I got involved with the grape boycott in the 1960s through the Catholic Interracial Council of Pittsburgh and later through the Thomas Merton Center, which was founded in 1972. At some point Al and Elena Rojas and their four children came from California to live and work as organizers. They moved into the convent at St. Joseph, Manchester, where Fr. Jack O’Malley was pastor. We became friends and remain so to this day. My children played with the Rojas kids. Elena introduced me to enchiladas - hers were the best!
I took part in a lot of picket lines and supported and worked for both the grape and the lettuce boycotts. We worked to educate the public and we picketed and leafleted grocery stores and produce vendors in the Strip, where fresh produce was distributed. Pittsburgh was very active in supporting the UFW.
A favorite story: I ordered a hamburger at Eat ‘n’ Park in Dormont, where I live. I asked.
the waitress, “Do you use head lettuce?” “Oh, no,” she said. “It’s shredded.”
The Thomas Merton Center, an activist ministry for justice and peace, opened an office in 1972 - we just celebrated our 40th anniversary. I was on staff for over 30 years. This is part of an article on the Teamsters contract that replaced the UFW agreement. It appeared in the July 1973 issue of our paper, The New People:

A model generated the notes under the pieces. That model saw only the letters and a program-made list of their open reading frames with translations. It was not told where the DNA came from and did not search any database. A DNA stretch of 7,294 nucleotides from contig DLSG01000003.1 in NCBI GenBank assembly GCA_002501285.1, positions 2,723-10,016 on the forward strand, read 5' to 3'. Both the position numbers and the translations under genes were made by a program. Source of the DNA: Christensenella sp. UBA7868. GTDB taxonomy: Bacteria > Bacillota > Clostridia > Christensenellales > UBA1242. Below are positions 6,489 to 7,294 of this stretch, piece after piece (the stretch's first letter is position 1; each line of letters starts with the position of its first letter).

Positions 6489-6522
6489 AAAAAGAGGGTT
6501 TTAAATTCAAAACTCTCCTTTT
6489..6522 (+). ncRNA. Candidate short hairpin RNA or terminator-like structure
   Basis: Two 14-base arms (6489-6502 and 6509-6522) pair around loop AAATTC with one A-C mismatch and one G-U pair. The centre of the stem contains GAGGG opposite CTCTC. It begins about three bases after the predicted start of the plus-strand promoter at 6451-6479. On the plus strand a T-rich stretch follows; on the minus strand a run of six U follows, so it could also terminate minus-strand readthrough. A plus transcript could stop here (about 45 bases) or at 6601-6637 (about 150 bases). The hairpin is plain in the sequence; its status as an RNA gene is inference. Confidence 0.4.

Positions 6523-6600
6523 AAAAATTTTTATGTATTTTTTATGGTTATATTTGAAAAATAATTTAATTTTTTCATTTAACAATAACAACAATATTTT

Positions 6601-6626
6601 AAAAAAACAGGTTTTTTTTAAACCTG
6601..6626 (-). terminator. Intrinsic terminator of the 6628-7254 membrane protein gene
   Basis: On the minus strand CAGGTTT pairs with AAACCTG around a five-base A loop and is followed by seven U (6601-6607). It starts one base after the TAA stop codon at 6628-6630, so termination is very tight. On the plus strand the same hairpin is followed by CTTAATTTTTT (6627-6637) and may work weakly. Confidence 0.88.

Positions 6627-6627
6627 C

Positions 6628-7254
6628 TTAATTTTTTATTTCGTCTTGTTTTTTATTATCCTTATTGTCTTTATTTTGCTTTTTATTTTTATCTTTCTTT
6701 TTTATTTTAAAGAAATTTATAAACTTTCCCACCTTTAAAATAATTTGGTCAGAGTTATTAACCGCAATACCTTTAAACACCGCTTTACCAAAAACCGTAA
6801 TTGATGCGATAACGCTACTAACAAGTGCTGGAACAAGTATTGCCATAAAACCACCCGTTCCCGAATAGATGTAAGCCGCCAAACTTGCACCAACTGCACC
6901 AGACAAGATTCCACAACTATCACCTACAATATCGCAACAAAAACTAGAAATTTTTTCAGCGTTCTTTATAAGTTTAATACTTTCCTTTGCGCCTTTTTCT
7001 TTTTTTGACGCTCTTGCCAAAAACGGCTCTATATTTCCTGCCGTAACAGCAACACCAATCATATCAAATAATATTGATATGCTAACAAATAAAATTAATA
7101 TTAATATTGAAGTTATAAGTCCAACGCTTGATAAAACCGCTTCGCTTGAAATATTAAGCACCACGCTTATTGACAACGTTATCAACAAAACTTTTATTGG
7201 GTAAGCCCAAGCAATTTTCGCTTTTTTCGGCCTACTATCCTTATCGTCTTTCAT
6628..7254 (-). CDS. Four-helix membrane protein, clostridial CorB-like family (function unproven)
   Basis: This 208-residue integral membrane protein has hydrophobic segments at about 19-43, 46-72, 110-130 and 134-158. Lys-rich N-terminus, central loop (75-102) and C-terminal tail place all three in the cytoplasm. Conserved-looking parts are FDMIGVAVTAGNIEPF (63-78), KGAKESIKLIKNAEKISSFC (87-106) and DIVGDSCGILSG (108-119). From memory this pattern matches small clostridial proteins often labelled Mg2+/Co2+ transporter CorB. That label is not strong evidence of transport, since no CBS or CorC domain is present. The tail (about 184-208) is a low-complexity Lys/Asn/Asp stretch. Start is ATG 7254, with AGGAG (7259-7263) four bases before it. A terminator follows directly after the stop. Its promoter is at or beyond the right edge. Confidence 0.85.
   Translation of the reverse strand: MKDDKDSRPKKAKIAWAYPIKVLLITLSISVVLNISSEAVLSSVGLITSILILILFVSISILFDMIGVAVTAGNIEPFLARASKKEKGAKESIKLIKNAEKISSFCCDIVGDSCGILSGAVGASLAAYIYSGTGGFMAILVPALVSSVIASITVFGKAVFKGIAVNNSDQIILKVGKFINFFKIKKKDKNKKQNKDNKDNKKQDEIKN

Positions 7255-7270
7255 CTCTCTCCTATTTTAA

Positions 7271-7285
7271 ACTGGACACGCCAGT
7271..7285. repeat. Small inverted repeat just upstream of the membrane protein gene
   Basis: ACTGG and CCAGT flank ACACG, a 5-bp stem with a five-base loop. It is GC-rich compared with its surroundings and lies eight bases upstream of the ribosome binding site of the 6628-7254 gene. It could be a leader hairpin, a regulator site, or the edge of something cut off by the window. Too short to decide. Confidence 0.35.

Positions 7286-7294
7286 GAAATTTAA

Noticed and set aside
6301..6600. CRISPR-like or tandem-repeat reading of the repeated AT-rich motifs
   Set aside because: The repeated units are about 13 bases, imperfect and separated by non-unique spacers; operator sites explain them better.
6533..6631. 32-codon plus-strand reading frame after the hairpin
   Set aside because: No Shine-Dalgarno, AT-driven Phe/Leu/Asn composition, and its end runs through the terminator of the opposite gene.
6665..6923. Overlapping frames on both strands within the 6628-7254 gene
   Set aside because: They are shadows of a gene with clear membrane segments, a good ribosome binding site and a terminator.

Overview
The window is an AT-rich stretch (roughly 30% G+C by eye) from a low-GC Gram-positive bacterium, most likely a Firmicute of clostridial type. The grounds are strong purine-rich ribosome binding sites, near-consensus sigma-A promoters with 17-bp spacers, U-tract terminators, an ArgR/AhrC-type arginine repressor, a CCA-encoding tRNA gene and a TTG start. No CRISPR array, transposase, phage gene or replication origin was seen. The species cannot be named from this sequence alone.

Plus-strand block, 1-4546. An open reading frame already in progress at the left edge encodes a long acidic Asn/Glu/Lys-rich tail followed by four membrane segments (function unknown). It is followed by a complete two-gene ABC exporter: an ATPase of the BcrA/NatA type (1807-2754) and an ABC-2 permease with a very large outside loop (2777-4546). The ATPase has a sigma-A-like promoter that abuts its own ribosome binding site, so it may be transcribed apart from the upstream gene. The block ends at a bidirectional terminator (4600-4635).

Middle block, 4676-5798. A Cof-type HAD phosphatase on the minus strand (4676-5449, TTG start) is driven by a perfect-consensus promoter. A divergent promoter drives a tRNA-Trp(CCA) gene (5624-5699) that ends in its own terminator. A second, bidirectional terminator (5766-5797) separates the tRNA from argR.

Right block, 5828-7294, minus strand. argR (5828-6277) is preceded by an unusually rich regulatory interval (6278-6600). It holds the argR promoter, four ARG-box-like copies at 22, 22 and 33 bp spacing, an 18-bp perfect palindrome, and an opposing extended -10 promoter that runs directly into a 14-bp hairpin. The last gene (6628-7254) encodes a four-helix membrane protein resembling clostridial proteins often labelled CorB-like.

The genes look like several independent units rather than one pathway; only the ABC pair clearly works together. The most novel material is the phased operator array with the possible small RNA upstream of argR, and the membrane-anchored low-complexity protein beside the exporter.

GRAPE STRIKE RENEWED…..
.... AND IN PITTSBURGH
On Friday, June 22 nearly 100 pickets jammed the sidewalk in front of the A&P in Oakland from six to eight P.M. Immediately afterward there was a strategy meeting at the University and City Ministry Building where plans were laid for further action on Saturday.
Saturday saw several dozen people have a “park-in” at the lot of the A&P and then a “Shop-in” inside the store. While several people talked to the manager others loaded shopping carts with items thus tying up many of the carts. One of the stock persons began to hassle one of the shoppers and in the wake of all of this activity four persons were arrested and charged with trespassing and criminal mischief. Bond was set and the four later were given a hearing whereupon they were fined $80 each.
A&P SEEKS INJUNCTION
On Monday of this week the A&P filed a request with local courts for a ban on picketing at their Oakland store. A settlement was reached limiting the number of pickets to seven at each store and A&P continued their efforts to have the courts label the action a secondary boycott.
SUPPORT THE FARMWORKERS AND THE CAUSE OF JUSTICE BY BOYCOTTING A&P AND BY NOT BUYING GRAPES AND LETTUCE UNLESS THEY ARE MARKED WITH THE FARMWORKER EAGLE.
The August, 1973 issue carried a page one story on the grand jury investigation of payoffs by growers to Teamster officials. It went on to quote Fr. Reid C. Mayo, President of the National Federation of Priest Councils, who joined UFW picket lines in support. “It was an exhilarating experience. The faith of these God-fearing people is good for the soul to see. How these men, women and children were able to resist the taunts, ridicule, and debasement they received from the ‘security guards’ of the Teamsters is something I am not able to explain. We too were subjected to their insults and vile remarks for being present with the farmworkers.”
45 members of the Conference of Major Superiors of Men called the dispute an issue of “self-determination”: “the right of farmworkers to exercise freely - without coercion - their choice as to who will represent them in their struggle for a more equitable share in the fruits of their labor.”.....